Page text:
At Philadelphia’s Settlement Music School, led by Helen Eaton, AM’00, anyone can play.
Cecelia VonderLinden was surprised when her daughter, My Love, said she was going to audition for her public elementary school’s production of Annie—more so when My wanted to play the lead role.
“She was always shy,” recalls VonderLinden, who lives in Philadelphia, “but she memorized her lines so quickly, and got the part.”
Her daughter’s confidence grew, VonderLinden said, by participating in an after-school program devised by Helen Eaton, AM’00. My, now 11, is also a better student, says her mother, recently making her school’s honor roll for the first time with nearly all As.
Eaton, who studied music history and theory at UChicago, is CEO of Philadelphia’s Settlement Music School. Situated on a narrow street in one of Philadelphia’s oldest residential neighborhoods, just blocks from Center City, Settlement operates from the three-story red brick building where it has resided since 1917. More than 300,000 students have received music education at the school since its 1908 founding, including Albert Einstein, Chubby Checker, actor Kevin Bacon, Grammy-winning opera singer Eric Owens, and Tonight Show musician Questlove. Today the school has five branches throughout the Greater Philadelphia region and 5,000 students.
At Settlement anyone can pick up an instrument, exercise their vocal chords, or train their ear. There are programs for age groups from babies and toddlers to adults, with the bulk of them aimed at children and teens. Some are designed to address the decline of arts education in US public schools, especially in lower-income areas.
For instance, the Teacher Training Institute for the Arts targets early childhood professionals and preschool and elementary teachers who want to bring arts instruction into their classroom. And, for the past five years, Settlement has brought music lessons straight to schools though Eaton’s brainchild Music Education Pathways.
The program, in partnership with the School District of Philadelphia, provides intensive after-school band, orchestra, and choir training in eight underserved schools throughout the city, enhancing the music instruction already offered by those schools. Classes are open to all and are based on the needs of each school. “The real opportunity in our community partnerships is that we bring the teachers directly to where the students are,” says Eaton.
Playing music was Eaton’s first love and ambition. She took up the violin at age 8 before switching to viola at 16, inspired by a family friend who played the instrument for the Israel Philharmonic Orchestra.
After graduating from the University of Pennsylvania and earning a certificate in viola performance from the Juilliard School, Eaton was accepted into UChicago’s musicology program and headed west with Guillaume Combet, a violinist who is now her husband. It was in Chicago that she began warming to the idea of a career in music education, en route to full conversion.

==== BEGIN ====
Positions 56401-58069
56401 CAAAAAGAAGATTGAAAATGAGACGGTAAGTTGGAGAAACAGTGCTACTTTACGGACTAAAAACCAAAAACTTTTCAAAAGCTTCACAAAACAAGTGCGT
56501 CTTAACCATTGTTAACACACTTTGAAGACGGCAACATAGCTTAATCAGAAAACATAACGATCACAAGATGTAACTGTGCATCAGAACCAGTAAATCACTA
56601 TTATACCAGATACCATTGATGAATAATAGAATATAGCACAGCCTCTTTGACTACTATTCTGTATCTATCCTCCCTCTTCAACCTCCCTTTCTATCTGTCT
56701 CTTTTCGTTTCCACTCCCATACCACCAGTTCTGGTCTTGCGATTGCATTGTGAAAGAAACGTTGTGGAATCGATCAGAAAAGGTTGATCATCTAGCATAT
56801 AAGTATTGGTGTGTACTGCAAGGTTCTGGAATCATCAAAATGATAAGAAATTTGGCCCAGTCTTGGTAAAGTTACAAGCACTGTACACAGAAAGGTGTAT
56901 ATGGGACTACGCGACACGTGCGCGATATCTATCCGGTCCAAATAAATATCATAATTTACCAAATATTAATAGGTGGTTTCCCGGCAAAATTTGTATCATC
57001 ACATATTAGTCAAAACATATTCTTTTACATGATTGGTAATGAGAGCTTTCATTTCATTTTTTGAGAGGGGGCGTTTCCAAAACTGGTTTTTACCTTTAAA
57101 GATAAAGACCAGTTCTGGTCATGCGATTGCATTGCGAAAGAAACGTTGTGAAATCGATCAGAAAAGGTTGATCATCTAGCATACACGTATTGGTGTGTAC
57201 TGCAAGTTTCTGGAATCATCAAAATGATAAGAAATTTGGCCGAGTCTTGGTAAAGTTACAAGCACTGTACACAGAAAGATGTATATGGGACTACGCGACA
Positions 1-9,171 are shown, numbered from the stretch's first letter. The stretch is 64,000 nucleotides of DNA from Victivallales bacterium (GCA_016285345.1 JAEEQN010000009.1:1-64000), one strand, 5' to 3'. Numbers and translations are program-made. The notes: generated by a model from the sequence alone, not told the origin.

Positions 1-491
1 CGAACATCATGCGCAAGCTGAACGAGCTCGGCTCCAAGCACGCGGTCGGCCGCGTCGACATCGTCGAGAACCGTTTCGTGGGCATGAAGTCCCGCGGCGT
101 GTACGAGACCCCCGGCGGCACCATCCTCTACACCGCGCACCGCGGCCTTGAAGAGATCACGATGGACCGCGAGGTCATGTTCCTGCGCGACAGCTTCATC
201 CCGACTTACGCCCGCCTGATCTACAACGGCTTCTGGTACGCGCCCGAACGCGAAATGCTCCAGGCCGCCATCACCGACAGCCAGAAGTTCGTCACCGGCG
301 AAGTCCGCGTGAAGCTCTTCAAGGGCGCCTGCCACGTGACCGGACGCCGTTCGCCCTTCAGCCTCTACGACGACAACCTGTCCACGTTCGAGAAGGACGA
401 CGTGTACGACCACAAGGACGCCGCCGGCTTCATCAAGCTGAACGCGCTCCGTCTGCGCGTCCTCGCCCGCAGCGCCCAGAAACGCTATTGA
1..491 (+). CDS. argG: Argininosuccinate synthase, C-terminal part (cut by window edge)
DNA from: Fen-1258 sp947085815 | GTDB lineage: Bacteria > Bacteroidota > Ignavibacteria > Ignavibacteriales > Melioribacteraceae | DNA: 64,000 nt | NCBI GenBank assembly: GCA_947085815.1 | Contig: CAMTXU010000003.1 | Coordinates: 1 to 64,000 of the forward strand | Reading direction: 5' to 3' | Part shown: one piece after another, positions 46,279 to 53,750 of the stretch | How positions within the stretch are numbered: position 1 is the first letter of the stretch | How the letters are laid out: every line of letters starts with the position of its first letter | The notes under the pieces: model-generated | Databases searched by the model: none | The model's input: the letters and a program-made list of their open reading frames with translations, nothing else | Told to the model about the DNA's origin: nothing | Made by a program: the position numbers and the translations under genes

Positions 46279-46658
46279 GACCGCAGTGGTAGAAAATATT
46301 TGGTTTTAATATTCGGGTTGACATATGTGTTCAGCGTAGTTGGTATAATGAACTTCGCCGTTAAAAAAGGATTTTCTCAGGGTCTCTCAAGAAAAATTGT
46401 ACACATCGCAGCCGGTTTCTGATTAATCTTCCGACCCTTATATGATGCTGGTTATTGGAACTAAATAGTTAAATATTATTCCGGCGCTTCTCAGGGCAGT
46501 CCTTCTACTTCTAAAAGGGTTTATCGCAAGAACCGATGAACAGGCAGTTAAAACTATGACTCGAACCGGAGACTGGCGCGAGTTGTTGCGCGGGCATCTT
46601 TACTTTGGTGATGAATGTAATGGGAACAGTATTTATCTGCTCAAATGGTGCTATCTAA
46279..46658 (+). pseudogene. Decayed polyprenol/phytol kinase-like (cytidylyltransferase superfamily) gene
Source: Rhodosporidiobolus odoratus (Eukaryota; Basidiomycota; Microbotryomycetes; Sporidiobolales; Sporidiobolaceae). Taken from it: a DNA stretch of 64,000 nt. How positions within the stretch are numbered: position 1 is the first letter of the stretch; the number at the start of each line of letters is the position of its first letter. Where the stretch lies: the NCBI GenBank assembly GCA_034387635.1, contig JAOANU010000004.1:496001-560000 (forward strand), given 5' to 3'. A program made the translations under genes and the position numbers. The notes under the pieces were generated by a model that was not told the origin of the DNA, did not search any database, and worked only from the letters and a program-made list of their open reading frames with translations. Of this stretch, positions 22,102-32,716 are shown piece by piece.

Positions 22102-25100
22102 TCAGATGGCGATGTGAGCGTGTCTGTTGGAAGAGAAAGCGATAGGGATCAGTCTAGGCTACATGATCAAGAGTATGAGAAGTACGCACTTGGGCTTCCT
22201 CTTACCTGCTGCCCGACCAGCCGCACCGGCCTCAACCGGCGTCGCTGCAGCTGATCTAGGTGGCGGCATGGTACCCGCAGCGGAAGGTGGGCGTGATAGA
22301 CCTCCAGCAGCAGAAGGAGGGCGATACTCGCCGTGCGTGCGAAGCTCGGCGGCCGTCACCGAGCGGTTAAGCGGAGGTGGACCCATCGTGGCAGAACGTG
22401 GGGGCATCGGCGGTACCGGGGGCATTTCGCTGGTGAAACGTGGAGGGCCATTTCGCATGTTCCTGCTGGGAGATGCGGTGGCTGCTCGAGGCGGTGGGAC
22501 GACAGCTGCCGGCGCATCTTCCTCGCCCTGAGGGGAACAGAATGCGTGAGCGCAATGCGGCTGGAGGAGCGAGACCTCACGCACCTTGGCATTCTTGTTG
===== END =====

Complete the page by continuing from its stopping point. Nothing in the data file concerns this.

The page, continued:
From the time she was an applicant, Eaton was struck by the UChicago music faculty’s “holistic approach to their teaching that really embraced the natural curiosity of their students.” While still in graduate school she began teaching at the West Loop’s Merit School of Music, whose efforts focus on young people, from babies to high school seniors. There she hoped to tap into the “joy the professors at UChicago were experiencing in their teaching.”
She did. At Merit Eaton found her own joy in witnessing the opportunities afforded to young students from all economic backgrounds. She remembers walking the hallways on Saturdays, when Merit’s Alice S. Pfaelzer Tuition-Free Conservatory for the most accomplished young musicians was in session. “I felt the excitement of the students to be there, students from all over the city coming together, playing side by side.” She taught at Merit for five years before moving to the school’s administration with the aspiration that “one day I could play a part in making a difference in families’ lives.”
From Merit Eaton moved to the Chicago Children’s Choir, where she was president and executive director for almost three years before being named Settlement’s CEO in 2010. In that position she’s focused on suffusing music education across the greater Philly community, working on the school’s own turf and around the city, with partners such as social service agencies, libraries, and retirement homes.
Eaton’s work is hardly done. Settlement recently received grants from the Andrew W. Mellon Foundation and Pew Center for Arts and Heritage that are shaping its future ambitions. The Mellon grant, with Settlement as the lead partner for 10 institutions including the Philadelphia Orchestra and the Temple University Music Preparatory Division, will support the pursuit of greater diversity in classical music through identifying and nurturing young musicians, while the Pew grant will help Settlement’s faculty members develop new teaching methods and curricula for 21st-century music students.
Under Eaton’s watch Settlement’s work is expanding in many directions. “It’s all about equitable access,” she says, “and the critical role the arts play in creating opportunity.”